Quebec’s separatists are watching closely this week to see if the Scottish independence movement has learned from their failed attempts to break away from Canada. And they could be rejuvenated if Scotland breaks away from the United Kingdom.
The Scottish National Party, which is leading the campaign for Scotland to vote yes in Thursday’s vote on independence, has been advised over the years by separatists in Quebec, a French-speaking province where two referendums on independence failed, though the last “Non” was narrow. Polls suggest the outcome in Scotland will be close.
A vote by Scotland to separate from Great Britain could in turn bolster the Parti Quebecois, which has never let its dream of independence die, despite a steep drop in support. Jean-Francois Lisee, a prominent party member, said the two parties have held an open dialogue for years and the PQ now has a large delegation in Scotland studying the separatist campaign there.
Members of the Scottish National Party were on hand for Quebec’s last referendum in 1995, which almost resulted in independence: the Yes side lost by a count of 50.6 percent to 49.4 percent.
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The pro-independence counterparts have kept in contact ever since, and a group of SNP delegates traveled to Quebec as recently as 2011. The Scottish have inquired on how Quebec separatists organized their campaign and planned to acquire international recognition if they won, said Daniel Turp, a senior member of Quebec’s pro-independence forces in 1995.
By the time SNP leader Alex Salmond called Scotland’s referendum in 2013, “there was nothing we could have told them that they didn’t know already,” Lisee said.
Since then, though, Salmond has tried to distance himself from the PQ leadership. He made a point of not appearing publicly with Pauline Marois, Quebec’s premier at the time, during her visit to Scotland in 2013. The PQ has struggled to drum up interest in another referendum and suffered its worst electoral defeat in decades last spring.
The two regions are different – Scotland speaks the same language as the rest of Britain, while Quebec has always been apart from the rest of Canada by keeping French as its first tongue. But the Scottish Yes side has plenty in common with the Quebec campaign of nearly 20 years ago, said Andre Lecours, a political science professor at University of Ottawa.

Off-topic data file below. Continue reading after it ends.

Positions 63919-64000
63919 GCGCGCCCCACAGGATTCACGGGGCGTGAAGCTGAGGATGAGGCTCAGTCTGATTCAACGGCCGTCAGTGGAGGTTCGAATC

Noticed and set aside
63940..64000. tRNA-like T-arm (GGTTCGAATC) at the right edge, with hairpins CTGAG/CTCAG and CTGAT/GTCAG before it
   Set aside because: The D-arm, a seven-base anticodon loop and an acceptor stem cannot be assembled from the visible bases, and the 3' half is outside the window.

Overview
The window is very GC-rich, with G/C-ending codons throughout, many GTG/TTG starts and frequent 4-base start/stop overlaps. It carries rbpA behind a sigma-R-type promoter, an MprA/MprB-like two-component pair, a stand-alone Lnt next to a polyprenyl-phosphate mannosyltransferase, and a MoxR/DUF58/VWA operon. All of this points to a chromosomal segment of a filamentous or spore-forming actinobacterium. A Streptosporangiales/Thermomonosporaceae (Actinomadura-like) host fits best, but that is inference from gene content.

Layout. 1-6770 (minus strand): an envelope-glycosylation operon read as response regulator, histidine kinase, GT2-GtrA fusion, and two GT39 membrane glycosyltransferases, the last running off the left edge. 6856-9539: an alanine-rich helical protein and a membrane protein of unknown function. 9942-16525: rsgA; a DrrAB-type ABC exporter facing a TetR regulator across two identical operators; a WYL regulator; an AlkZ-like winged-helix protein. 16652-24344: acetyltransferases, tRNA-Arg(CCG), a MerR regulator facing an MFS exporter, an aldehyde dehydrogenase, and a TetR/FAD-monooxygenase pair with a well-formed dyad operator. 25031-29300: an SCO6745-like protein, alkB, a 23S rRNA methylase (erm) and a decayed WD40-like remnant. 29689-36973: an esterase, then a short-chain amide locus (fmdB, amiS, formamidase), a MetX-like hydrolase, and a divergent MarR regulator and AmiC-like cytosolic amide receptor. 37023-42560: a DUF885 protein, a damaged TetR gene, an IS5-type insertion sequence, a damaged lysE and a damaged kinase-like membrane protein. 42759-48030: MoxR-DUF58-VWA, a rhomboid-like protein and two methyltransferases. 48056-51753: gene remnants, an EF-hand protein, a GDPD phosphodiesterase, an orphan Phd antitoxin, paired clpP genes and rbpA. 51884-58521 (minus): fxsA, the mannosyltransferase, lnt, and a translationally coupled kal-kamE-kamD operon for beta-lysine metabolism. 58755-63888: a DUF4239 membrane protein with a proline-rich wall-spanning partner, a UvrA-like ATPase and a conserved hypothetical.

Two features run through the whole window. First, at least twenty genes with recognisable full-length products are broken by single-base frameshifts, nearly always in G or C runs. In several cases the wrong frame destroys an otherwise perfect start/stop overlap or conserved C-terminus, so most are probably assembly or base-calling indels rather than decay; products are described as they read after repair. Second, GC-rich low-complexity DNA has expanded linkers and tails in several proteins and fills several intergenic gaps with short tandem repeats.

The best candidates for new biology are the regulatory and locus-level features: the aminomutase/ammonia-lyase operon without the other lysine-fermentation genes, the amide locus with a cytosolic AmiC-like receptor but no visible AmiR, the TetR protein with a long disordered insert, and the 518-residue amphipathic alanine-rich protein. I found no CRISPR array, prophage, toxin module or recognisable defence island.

“There are lots of similarities, first in that the Yes campaign has been positive, with the same message, that ‘we’re good enough and big enough, and we can do it,’ ” said Lecours. “And a bit like the PQ, the Yes Scotland campaign has energized Scottish society and reached people that typically aren’t involved in the political process.”
On the other hand, he said the Scots have avoided an often-cited pitfall of the Quebec separatist movement – a lack of clarity about what exactly would happen in the event of a referendum victory. Lecours attributes that to a detailed plan issued by Salmond last year.
The referendum question itself – ‘Should Scotland be an independent country?' – is far more clear than the ones put forward in Quebec during the 1980 and 1995 votes.
The 1995 question in Quebec was 43 words, while the 1980 question was 106.
Lecours said the clarity in Scotland was more likely the intent of the British government, which believed a straightforward question would favor the No side. But with opinion polls showing a late surge for independence, that strategy could backfire.
Alexandre Cloutier, a PQ member who heads the group that visited Scotland, said he’s amazed by the SNP’s success over the past year.
“They have been able to bring the movement to the broader population,” Cloutier said from Edinburgh, where he has gathered with SNP officials several times since 2008.
Cloutier said the PQ warned the SNP to expect a No campaign “based on fear” of economic disaster, like the one led by the 1995 No camp in Canada.
Lisee said he hopes a victory for Scottish independence could eventually revive interest in another referendum in Quebec.
“We have 48 people there, going through every square inch of their strategy and trying to learn as much as we can,” he said, “because clearly they are doing some great things.”